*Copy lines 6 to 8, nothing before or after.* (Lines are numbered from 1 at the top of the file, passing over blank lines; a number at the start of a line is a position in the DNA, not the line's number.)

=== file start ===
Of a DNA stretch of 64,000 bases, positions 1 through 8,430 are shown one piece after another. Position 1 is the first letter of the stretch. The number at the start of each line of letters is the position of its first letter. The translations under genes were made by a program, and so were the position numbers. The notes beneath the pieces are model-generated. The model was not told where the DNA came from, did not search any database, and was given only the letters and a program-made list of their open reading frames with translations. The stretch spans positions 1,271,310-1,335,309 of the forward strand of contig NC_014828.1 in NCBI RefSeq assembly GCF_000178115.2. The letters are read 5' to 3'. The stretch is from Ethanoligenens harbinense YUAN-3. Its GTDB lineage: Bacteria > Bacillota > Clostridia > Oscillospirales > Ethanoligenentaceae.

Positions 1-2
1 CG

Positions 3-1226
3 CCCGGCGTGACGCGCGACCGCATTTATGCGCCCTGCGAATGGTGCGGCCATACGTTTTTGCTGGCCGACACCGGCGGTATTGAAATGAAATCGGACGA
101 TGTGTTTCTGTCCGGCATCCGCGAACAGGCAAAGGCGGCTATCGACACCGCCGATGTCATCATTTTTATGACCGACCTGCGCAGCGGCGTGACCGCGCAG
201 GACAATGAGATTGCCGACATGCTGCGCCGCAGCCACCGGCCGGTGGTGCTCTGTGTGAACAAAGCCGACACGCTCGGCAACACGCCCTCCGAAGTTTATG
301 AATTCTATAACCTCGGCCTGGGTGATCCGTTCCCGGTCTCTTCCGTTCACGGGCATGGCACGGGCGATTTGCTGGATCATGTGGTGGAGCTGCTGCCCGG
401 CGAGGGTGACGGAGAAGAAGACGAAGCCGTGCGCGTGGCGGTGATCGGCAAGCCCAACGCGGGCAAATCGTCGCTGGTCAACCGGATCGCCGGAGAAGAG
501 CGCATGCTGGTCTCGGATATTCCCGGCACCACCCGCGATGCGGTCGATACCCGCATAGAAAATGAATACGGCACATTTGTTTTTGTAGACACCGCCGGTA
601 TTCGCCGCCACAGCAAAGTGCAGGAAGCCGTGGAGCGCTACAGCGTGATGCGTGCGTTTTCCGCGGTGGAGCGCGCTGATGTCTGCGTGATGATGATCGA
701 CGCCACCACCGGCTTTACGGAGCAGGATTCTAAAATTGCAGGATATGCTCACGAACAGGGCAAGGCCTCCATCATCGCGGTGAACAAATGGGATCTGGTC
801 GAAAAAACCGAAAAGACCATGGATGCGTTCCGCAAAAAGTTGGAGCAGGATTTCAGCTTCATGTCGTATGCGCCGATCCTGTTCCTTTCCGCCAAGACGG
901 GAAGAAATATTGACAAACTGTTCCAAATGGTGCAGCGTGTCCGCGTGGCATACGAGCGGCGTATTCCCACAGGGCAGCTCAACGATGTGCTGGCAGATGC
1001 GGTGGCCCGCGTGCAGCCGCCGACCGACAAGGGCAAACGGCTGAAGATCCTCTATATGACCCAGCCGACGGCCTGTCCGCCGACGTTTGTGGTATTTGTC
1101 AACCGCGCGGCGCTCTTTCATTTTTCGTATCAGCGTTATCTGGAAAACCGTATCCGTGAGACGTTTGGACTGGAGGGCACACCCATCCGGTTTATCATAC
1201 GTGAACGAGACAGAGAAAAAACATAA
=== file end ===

101 TGTGTTTCTGTCCGGCATCCGCGAACAGGCAAAGGCGGCTATCGACACCGCCGATGTCATCATTTTTATGACCGACCTGCGCAGCGGCGTGACCGCGCAG
201 GACAATGAGATTGCCGACATGCTGCGCCGCAGCCACCGGCCGGTGGTGCTCTGTGTGAACAAAGCCGACACGCTCGGCAACACGCCCTCCGAAGTTTATG
301 AATTCTATAACCTCGGCCTGGGTGATCCGTTCCCGGTCTCTTCCGTTCACGGGCATGGCACGGGCGATTTGCTGGATCATGTGGTGGAGCTGCTGCCCGG